Crunchy, like granola.
It is the Williams College way of referring to people that the majority perceives as idealistic hippies and “tree-huggers” with their heads in the clouds. The granola refers to the stereotype of backpackers who carry granola to snack on during their long treks. The phrase, however, has come to have a wider meaning – it now even applies to efforts to make the school more ecologically friendly, such as the Eco-Cafe in Schow.
The mindset to label these movements as “the other” – to cast away the idea of organic foods and fair trade products – comes from a number of sources. First, people have been pushed to equate vegetarian and organic food with steamed brussel sprouts placed lightly over a bed of barely cooked brown rice. We have had the notion that this food is not only tasteless, but that it is also not filling, banged over our head by companies screaming out, “Got milk?” or “Beef. It’s what’s for dinner.”
Yet it appears that these assessments are being made more quickly than is appropriate. Greensense, the environmental activism group on campus, is taking steps to alter people’s views of organic and vegetarian food with a special dinner in all of the campus dining halls on Earth Day, April 22, consisting of many organic items and locally-grown foods. The menu will include a chicken and pasta dish made with organic, free range chicken, beans, organic brown rice, fruit pies made with organic produce, and locally-made cheeses and ice creams.
“Many students in the organization think that it is important to convey the concept of organic and locally-grown food,” says Sarah Klionsky ’03, who has been in charge of this year’s “organic/local dinner” with the support of school nutritionist Virginia Skorupski.
Klionsky points out that “11 of the 25 most heavily used pesticides in conventional agriculture have been classified as carcinogenic, 17 cause genetic damage, and ten cause reproductive problems.” These pesticides are not used in organic farming – indeed, according to Klionsky, “organic farming does not use synthetic chemicals such as nitrogen fertilizers, petroleum-based pesticides, growth hormones, or antibiotics.” On top of it all, “organic produce is estimated to have 50 percent more vitamins, minerals, enzymes, and micronutrients” than its conventional counterpart.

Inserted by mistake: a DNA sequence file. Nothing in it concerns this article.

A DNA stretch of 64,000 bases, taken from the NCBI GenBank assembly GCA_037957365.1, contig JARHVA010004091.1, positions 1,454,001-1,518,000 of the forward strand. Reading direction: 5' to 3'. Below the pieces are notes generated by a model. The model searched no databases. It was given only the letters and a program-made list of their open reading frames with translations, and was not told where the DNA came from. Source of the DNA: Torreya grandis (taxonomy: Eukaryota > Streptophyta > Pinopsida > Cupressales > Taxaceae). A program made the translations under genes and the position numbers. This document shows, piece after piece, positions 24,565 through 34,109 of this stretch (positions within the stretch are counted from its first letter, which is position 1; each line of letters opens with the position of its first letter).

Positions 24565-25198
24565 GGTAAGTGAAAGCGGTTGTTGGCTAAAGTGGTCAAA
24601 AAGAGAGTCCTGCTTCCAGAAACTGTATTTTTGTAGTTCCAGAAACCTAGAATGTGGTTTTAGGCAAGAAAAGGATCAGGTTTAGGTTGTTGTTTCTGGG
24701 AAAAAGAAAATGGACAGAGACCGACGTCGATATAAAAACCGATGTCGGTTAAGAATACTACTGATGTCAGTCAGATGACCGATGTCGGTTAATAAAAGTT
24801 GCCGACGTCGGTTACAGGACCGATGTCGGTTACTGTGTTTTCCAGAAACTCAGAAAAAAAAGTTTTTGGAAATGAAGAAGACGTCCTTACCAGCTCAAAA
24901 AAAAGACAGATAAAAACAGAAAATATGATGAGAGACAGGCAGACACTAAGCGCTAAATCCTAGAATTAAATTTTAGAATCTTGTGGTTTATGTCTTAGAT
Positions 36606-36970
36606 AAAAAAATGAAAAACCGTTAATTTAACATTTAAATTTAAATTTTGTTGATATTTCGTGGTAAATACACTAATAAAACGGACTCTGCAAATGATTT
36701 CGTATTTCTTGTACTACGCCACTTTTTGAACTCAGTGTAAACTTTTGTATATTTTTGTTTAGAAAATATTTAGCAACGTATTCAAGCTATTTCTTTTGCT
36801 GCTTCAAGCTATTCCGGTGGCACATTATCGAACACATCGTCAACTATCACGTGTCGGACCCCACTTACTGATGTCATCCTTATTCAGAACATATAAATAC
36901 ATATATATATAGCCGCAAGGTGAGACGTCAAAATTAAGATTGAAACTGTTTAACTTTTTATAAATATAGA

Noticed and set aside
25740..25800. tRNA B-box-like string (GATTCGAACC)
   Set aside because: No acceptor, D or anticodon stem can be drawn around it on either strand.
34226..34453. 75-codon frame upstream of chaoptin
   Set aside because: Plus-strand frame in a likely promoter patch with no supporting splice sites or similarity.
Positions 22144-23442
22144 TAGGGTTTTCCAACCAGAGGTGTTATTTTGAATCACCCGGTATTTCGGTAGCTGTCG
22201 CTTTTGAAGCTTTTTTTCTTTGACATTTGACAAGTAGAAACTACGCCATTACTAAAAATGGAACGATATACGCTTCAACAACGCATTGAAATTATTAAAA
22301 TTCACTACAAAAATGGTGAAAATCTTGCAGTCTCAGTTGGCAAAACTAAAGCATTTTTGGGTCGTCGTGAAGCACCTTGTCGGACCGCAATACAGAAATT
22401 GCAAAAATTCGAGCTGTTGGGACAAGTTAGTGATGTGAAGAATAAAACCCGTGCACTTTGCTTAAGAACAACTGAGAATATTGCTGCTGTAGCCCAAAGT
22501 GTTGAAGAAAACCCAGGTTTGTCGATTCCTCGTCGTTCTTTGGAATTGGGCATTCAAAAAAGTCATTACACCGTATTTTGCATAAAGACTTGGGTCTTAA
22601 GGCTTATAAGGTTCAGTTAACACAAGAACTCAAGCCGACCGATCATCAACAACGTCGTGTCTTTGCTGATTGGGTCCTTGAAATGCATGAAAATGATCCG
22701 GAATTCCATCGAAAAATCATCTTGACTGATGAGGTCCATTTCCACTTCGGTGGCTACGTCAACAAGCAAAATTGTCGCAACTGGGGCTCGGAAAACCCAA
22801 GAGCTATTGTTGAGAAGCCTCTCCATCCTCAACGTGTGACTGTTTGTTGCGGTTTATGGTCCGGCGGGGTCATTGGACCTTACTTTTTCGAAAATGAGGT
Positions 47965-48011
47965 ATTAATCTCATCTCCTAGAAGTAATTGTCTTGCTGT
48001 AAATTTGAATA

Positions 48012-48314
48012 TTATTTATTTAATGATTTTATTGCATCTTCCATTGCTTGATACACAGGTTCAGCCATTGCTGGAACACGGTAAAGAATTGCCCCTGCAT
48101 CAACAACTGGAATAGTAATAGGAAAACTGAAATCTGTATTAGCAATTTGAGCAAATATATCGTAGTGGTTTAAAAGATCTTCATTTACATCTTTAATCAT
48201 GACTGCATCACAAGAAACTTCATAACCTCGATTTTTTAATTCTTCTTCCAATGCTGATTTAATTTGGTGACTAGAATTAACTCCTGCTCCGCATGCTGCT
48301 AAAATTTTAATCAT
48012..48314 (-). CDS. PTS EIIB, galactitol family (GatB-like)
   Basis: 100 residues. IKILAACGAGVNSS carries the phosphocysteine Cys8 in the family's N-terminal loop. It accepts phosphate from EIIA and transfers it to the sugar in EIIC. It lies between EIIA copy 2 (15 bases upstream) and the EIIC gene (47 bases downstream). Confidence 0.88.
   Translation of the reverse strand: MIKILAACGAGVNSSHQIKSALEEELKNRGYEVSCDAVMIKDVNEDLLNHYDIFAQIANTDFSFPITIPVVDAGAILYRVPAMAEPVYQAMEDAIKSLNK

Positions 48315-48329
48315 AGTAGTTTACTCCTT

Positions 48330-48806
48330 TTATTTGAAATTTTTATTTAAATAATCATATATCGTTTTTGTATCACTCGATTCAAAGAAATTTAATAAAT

Greensense, however, is also pointing to other food issues on campus. Research that Greensense has amassed says that “the world’s cattle alone – not to mention pigs and chickens – consume a quantity of food equal to the caloric needs of 8.7 billion people.” Meanwhile, 20 million people die every year from starvation. Greensense also reminds us that it takes 39 times as much fossil fuel to make a calorie of protein from beef as it does to make a calorie of protein from soybeans. In both cases, the protein is a complete protein, containing large quantities of all of the enzymes necessary for human health.
To emphasize this point, Greensense has created the Hunger Banquet, which will be held Thursday, April 18, at 5:30 pm in the Baxter North Dining Hall. At the Banquet, 15 percent of those attending will receive a three-course meal, 30 percent will receive rice and tomatoes, and the remainder will eat just rice, in order to accurately portray current world nutrition standards. The information sheet that Greensense plans to pass out at the Banquet points out that the wealthiest 15 percent of the global population consumes 70 percent of the world’s grain production, primarily through the consumption of meat. On top of it all, Greensense contends that one half of America’s water usage is aimed at feeding its livestock. Indeed, agricultural pollutants, like manure, pesticides, and run-off have contaminated half of the wells and surface streams in the United States.
So, what can we do? What can 2,000 college students in the northwestern corner of Massachusetts really do to make a difference?
Greensense has some ideas. Call for a Campus Environmental Policy Statement that clearly lays out the school’s environmental goals. Write Dining Services and ask that it carry more organic and locally grown foods. Only take as much food as you will eat in the dining halls. Or even just choose a couple days a week to eat a meatless meal.
Crunchy? Perhaps. But they certainly have some ideas worth chewing on.